According to foreign news agency BGR, a new study says the spread of asymptomatic patients with new crowns may be much rarer than most experts believe — and the more severe coVID-19 patients are, the more likely they are to infect others. Researchers from Southern Medical University in China have written a study in the Journal of the Aneurysm that says asymptomatic transmission is rare.
The researchers analyzed the “renewal rates” of COVID-19 infections in each group. This is the possibility of a person spreading the disease to their close contacts. They found that patients who experienced more severe symptoms of COVID-19 were more likely to infect their close contacts than in mild cases. The researchers found that “asymptomatic cases are least likely to infect their close contacts”.
The study also noted that the risk of transmission through public transport and health care is lower than that of households. This is because people are less likely to wear masks at home, which is mandatory in many public places. Over the early two months of the pandemic, the researchers looked at about 3,410 close contacts of 391 index cases. “Our results suggest that patients with more severe symptoms of COVID-19 have higher transmission capacity, while asymptomatic cases have limited transmission capacity,” the researchers wrote. “This supports the View of the World Health Organization that asymptomatic cases are not the main driver of the overall outbreak dynamics.”
“This mechanism may be that more severe cases of COVID-19 may carry a higher SARS-CoV-2 viral load and therefore have greater transmission capacity,” they said. That’s the first major limitation of the study. Researchers may have observed different strains of the virus than are now raging around the world. Some researchers believe that the new crown virus mutation makes the virus stronger and more contagious, although it is not more deadly than before, such as the D614G mutation, which is now returning to Asia.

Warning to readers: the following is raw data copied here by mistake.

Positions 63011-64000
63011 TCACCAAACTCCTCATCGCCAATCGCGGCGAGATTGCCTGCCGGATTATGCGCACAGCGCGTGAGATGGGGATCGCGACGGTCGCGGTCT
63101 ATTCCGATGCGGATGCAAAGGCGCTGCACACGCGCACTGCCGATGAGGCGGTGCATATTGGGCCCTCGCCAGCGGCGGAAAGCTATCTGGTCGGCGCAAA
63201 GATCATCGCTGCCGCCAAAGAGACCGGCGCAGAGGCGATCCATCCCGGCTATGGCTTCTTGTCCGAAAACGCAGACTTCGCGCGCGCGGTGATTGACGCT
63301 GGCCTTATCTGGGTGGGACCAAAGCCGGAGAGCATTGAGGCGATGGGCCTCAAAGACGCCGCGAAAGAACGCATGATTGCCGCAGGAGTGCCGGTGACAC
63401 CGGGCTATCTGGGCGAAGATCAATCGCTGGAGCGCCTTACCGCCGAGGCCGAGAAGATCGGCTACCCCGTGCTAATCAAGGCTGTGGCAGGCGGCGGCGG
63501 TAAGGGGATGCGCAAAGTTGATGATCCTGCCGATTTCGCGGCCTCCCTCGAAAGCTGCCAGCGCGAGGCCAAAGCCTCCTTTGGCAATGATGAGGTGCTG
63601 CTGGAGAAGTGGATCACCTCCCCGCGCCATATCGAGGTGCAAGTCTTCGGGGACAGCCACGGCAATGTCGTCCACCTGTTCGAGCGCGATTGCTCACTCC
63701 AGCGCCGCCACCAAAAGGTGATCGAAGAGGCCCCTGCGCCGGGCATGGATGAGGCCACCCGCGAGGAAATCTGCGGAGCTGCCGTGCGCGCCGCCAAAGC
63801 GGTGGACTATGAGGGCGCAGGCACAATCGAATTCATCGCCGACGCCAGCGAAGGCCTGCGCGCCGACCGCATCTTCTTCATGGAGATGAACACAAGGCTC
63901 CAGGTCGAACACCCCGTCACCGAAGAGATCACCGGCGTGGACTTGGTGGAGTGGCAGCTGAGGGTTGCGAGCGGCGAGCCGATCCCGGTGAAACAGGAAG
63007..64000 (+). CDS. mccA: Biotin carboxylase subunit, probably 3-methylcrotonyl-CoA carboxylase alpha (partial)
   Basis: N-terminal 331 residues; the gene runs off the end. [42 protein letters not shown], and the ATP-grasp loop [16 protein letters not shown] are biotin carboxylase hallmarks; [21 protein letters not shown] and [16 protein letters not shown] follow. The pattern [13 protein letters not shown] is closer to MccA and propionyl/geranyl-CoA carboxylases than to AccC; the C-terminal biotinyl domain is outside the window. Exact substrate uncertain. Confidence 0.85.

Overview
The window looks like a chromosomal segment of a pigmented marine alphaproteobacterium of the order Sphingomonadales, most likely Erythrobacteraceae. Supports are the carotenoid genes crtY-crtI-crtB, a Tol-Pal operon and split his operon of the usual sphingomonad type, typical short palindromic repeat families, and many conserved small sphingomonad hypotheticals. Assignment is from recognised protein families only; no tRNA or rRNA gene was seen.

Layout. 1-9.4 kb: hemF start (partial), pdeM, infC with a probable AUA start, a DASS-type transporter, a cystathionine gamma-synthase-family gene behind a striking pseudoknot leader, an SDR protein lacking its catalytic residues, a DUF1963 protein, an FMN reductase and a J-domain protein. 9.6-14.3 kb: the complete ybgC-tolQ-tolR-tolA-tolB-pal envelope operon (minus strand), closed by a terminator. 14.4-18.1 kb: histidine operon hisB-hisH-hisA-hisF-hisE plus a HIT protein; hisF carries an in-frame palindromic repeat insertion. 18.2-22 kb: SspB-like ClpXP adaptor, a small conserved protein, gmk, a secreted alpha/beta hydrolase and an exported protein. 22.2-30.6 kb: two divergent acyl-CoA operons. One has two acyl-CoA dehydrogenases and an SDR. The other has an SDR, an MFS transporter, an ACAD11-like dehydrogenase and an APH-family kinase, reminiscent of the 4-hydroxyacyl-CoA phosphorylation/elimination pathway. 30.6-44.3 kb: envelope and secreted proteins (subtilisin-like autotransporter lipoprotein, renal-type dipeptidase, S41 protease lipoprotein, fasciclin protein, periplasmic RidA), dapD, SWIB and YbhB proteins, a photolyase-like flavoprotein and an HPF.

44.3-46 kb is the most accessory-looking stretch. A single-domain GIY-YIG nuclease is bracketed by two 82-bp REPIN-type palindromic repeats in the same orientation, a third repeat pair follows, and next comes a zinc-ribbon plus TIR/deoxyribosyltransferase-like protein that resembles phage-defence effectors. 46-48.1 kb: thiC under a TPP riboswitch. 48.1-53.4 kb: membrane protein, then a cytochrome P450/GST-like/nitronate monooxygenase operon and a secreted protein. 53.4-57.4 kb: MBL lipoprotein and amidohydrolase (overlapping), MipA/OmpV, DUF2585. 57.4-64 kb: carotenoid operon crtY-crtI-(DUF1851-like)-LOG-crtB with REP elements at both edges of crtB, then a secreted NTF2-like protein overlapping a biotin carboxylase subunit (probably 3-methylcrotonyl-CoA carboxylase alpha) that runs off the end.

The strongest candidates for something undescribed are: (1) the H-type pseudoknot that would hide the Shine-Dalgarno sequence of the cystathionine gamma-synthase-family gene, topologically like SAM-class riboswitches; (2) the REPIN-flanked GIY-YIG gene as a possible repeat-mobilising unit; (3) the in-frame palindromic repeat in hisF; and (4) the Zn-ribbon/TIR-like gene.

Second, while the study does agree with WHO that asymptomatic cases are not the main driver of the disease, the organization made a clear distinction in the COVID-19 transmission update a few weeks ago. WHO says people without symptoms can also be transmitted to others, dividing those without COVID-19 symptoms into two categories. We are concerned about the real asymptomatic people who have never shown any SYMPTOMAD-19 symptoms and can only be diagnosed with PRC testing;
Early data from China suggest that asymptomatic people can infect others. In order to better understand the spread of asymptomatic infections, it is important to distinguish between the spread of infected persons who have never had symptoms (asymptomatic transmission) and the transmission of infected persons who have been infected but have not yet developed symptoms (pre-symptom transmission). This distinction is important in the development of public health strategies to control transmission.
The same updated report notes that the extent of truly asymptomatic transmission in the community remains unknown, and details other studies of asymptomatic and pre-symptom transmission. The list includes a modeling study that estimates that up to 44% of transmission may occur in pre-symptomatic patients.